Wednesday 171108

This Saturday there will NOT be a 6a OLY Class, it will be at 7a instead this week only. 

Oly Class Wednesday at 615p!

What is intensity? It is the independent variable most commonly associated with maximizing the rate of return of favorable adaptation. Excuse-a-what? Intensity is what gets you the results you seek. If the WOD was 100 pull-ups, in as much time as you need, it is very fair to say someone would take an entire hour, if not more, to do those 100 pull-ups. Doing 100 mechanically sound pull-ups in an hour is more like skill work, allowing someone to take any needed rest to assure every pull-up is a good one. But the lack of intensity does not favor adaption to improving the ability to do a lot of pull-ups in a short period of time. On the flip side, if the WOD is 100 pull-ups, in 3 minutes, no matter the cost. People will move, things will get intense but I think this time we can agree, there are many that would be hucking their body around the pull-up bar doing things that look nothing like a pull-up. This excessive intensity at the expense of sound mechanics also does not favor adaptation,  because constantly doing a movement really bad over and over and over again will not one day make you good at that movement. So what are we suppose to do? How do we blend these concepts? We scale the intensity to meet the individual person’s needs. Intensity comes in all forms: more weight, more reps, more time. So to scale someone we can lighten the load, take away a few reps, shorten the time. We can even change the movement or assist the movement. No muscle-ups? We can work on the parts that make up a muscle-up, pull-ups and dips. No pull-ups? We can assist the movement with jumping, bands, or using ring rows. We want you to move well, we want you to keep moving well throughout the workout, and we want you to keep moving well throughout the workout with as much intensity as possible.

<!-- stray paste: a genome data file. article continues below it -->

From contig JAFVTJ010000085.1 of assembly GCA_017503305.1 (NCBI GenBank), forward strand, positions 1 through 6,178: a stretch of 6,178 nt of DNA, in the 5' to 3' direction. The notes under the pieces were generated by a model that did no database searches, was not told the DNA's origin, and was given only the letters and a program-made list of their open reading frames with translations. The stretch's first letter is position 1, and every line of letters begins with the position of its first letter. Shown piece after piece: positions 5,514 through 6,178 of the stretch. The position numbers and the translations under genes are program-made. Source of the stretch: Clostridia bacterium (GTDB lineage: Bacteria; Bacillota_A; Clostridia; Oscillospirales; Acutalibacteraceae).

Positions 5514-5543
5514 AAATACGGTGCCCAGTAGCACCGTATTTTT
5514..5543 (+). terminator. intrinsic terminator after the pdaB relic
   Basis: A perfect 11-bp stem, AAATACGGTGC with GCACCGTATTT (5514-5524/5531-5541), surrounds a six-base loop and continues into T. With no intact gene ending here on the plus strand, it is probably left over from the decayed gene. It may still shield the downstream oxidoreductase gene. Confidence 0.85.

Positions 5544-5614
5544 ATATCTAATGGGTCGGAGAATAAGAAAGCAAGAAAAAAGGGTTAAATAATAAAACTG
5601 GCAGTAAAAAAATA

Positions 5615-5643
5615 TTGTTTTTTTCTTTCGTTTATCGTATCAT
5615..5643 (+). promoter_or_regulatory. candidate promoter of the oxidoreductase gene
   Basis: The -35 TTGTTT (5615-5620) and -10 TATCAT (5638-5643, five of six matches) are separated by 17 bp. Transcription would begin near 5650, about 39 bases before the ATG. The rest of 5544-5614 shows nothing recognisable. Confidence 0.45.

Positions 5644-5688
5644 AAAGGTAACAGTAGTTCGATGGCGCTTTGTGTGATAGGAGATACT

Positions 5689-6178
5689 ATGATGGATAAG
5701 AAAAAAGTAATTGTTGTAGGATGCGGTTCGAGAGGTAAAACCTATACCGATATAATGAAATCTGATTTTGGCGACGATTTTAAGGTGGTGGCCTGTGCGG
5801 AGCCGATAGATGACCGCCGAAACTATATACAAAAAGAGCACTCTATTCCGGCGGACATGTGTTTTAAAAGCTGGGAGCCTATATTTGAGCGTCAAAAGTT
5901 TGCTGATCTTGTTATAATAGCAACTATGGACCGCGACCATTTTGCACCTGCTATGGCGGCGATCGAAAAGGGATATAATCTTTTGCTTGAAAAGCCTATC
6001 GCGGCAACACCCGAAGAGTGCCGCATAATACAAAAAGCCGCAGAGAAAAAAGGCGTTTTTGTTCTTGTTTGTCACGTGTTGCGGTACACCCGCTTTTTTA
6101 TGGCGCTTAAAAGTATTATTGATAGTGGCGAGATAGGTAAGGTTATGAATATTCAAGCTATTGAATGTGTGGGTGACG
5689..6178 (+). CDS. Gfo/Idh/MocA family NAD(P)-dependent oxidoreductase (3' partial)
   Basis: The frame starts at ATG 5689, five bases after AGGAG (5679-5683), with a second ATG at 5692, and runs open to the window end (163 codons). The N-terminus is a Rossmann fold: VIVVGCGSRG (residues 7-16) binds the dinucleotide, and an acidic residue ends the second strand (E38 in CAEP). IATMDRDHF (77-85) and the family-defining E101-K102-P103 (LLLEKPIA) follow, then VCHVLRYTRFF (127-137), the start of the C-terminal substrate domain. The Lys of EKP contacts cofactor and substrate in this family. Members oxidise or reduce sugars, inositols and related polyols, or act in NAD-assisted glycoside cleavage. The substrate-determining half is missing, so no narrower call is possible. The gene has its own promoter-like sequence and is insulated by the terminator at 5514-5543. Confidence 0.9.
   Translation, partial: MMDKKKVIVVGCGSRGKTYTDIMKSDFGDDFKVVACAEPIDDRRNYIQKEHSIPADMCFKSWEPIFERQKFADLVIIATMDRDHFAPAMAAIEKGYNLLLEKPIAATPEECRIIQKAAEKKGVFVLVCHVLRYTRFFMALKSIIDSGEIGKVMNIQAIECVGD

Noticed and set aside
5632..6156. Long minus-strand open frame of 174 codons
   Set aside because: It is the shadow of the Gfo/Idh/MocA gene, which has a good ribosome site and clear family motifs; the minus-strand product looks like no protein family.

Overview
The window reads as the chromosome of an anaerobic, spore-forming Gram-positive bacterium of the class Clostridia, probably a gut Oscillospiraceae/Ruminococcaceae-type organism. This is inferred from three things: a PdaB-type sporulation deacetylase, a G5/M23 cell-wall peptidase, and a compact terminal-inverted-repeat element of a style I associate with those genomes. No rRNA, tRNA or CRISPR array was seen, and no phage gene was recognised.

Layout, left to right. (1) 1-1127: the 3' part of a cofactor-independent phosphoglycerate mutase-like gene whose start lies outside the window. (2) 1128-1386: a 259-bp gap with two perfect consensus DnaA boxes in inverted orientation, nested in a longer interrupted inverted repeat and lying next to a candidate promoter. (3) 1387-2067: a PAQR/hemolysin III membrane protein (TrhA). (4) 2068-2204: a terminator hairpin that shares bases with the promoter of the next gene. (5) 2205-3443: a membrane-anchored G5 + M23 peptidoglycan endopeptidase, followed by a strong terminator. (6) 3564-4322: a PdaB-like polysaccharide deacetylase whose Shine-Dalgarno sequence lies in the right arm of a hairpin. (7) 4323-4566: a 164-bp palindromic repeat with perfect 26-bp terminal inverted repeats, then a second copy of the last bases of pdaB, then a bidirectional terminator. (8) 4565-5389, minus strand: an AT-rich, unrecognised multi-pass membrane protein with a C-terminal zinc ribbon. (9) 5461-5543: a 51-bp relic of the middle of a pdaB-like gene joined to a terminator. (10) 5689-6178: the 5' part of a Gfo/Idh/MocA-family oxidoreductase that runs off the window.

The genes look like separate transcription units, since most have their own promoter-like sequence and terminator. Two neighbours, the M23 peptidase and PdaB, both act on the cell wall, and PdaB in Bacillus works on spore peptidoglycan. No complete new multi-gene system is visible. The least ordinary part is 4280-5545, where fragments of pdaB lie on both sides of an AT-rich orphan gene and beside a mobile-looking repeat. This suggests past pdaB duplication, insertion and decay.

CrossFit is infinitely scaleable. Scaling does not mean we are weak, less of an athlete, or somehow inferior. Scaling is a tool used to help us grow as athletes, increase our strength and capacity, and keep us safe. If you are new to CrossFit, fresh from the foundations program, you may be given fewer rounds, reps, or weight. If you were once a collegiate athlete and find yourself de-conditioned and getting back into working out, you may be given fewer rounds, reps, or weight. If you are recovering from an injury, along with the above, you will also get modified movements to support your rehabilitation. Scaling should never be looked at as a negative thing or something to be avoided at all costs. 

Dynamic Warm-Up – Mobility

Prepare  for..

A. WOD: 

3 sets

6 min on, 3 min off  

A1.  Row 1000/700

25 wall balls 20/14, 14/10, 10/8

Max KBS G/B, B/Y, Y/O


A2.  Bike 2/1.5 miles

25 wall balls 20/14, 14/10, 10/8

Max Box Jump 24/20, 20/16, 16/10

These should be jumped, not stepped, so scale as needed. Barring injury of course.


A3.  Ski 800/600

25 wall balls

Max T2B


3 scores, 1 for each “max effort” piece

The row/bike/ski portions need to be terminated after 4:30 at the very latest. Ideally it’s about a 4 min effort, give or take.


B. Above and Beyond:

B: muscle up drills, 10-15 min

C: rotate for 3-4 sets

C1: Supine GHD hold, max time

Like a GHD sit up, hold yourself parallel to the ground, legs straight, hollow trunk

C2: top of pullup hold, max time

Be sure to keep a long neck, don’t sink into your shoulders

C3: prone GHD hold

C4: Top down glute bridge dumbbell bench, 8 per side

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